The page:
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Episode 67. Lazaretto: David Barnes
Science History Podcast
by Frank A. von Hippel
9M ago
Before the advent of the germ theory of disease in the 1870s, quarantine provided one of the few effective means to prevent or alleviate epidemics. The Lazaretto quarantine station in Philadelphia illustrates the history of quarantine both before and after the discovery of pathogenic microbes. With us to explore the history of 18th and 19th century quarantine in Philadelphia, and what it meant for public health, is David Barnes. David teaches the history of medicine and public health at the University of Pennsylvania, where he is an Associate Professor of History and Sociology of Science. Davi ..read more
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Episode 66. Climbing, Chemistry & Policy: Arlene Blum
Science History Podcast
by Frank A. von Hippel
10M ago
What are the commonalities between scaling the world's highest peaks and tackling the most challenging pollution problems? What was it like to enter the worlds of climbing and chemistry as a woman in the 1960s and 70s? With us to answer these questions is Arlene Blum. Arlene completed a bachelor's degree at Reed College in 1966 and a PhD in biophysical chemistry at Berkeley in 1971. She was a pioneering alpinist early in her career and a founder of the Green Science Policy Institute later in her career. She is the author of Annapurna - A Woman's Place, published by Counterpoint in 1980, and Br ..read more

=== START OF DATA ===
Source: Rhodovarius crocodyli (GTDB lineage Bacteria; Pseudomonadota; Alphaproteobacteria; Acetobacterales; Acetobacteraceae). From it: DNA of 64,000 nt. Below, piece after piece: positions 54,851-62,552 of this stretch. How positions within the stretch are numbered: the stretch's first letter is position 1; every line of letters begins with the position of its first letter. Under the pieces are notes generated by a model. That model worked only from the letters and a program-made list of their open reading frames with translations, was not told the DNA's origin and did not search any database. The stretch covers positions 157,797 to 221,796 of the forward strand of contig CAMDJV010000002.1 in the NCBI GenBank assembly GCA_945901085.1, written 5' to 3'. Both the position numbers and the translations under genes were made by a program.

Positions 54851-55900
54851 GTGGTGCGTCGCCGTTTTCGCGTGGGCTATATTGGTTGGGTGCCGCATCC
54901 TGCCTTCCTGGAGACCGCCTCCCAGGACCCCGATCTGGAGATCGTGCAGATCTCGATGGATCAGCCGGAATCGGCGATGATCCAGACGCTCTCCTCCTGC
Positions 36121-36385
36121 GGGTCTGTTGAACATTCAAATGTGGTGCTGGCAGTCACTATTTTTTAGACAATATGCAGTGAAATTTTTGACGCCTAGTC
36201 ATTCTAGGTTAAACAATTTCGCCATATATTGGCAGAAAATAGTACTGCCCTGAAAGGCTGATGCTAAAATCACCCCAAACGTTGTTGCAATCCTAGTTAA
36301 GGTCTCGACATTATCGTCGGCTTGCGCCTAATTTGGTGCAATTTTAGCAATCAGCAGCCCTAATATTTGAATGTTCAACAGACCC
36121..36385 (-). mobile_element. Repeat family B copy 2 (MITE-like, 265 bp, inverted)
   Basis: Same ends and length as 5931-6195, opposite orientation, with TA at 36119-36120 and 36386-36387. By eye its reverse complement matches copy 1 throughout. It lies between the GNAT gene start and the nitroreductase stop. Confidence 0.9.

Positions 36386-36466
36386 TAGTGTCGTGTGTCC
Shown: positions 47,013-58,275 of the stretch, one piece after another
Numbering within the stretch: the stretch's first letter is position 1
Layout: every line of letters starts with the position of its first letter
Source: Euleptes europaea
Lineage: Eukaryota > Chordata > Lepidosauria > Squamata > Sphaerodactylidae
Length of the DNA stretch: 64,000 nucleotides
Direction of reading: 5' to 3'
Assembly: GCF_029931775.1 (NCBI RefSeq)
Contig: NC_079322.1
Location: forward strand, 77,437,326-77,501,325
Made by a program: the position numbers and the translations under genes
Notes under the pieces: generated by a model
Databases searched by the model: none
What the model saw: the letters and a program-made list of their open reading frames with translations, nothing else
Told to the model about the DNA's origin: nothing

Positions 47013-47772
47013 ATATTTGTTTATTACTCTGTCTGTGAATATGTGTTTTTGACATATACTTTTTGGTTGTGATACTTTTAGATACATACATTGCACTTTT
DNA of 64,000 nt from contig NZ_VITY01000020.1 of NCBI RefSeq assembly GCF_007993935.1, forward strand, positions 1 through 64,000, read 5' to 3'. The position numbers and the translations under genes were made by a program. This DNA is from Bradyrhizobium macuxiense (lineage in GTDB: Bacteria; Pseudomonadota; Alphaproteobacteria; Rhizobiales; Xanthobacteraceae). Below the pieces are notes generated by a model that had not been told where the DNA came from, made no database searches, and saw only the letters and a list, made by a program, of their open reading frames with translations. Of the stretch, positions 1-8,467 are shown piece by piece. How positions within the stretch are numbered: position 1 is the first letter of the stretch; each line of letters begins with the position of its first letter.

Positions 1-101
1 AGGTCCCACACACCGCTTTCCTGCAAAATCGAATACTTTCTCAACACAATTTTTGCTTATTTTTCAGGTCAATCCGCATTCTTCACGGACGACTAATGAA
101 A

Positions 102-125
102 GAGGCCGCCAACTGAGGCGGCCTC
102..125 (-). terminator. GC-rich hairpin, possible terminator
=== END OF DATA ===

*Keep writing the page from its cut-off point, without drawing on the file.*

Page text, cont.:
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Episode 65. Ideology & Science: Lee Jussim
Science History Podcast
by Frank A. von Hippel
11M ago
Any intellectual endeavor runs the risk of bias. Today we explore ways in which political ideology interferes with scholarship, particularly in the social sciences, with a focus on social psychology. My guest is Lee Jussim, a distinguished professor of social psychology and the leader of the Social Perception Laboratory at Rutgers University. Lee is a prolific author and studies stereotypes, prejudice, and discrimination; political radicalization; and other problems that impede science and society. Lee's books include Social Perception and Social Reality, which received the American Associatio ..read more
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Episode 63. Paleoanthropology: Evan Hadingham
Science History Podcast
by Frank A. von Hippel
1y ago
Certain fields of science attract broad interest because of what they tell us about humanity, and no field does this more directly than paleoanthropology. Today we explore the history of paleoanthropology with a focus on Louis and Mary Leakey, who made key discoveries at an inflection point of our understanding of human evolution. With us to discuss this history is Evan Hadingham. Evanis the Senior Science Editor of the award-winning PBS series NOVA. Today we discuss his new book, Discovering Us, Fifty Great Discoveries in Human Origins, published in partnership with the Leakey Foundation in 2 ..read more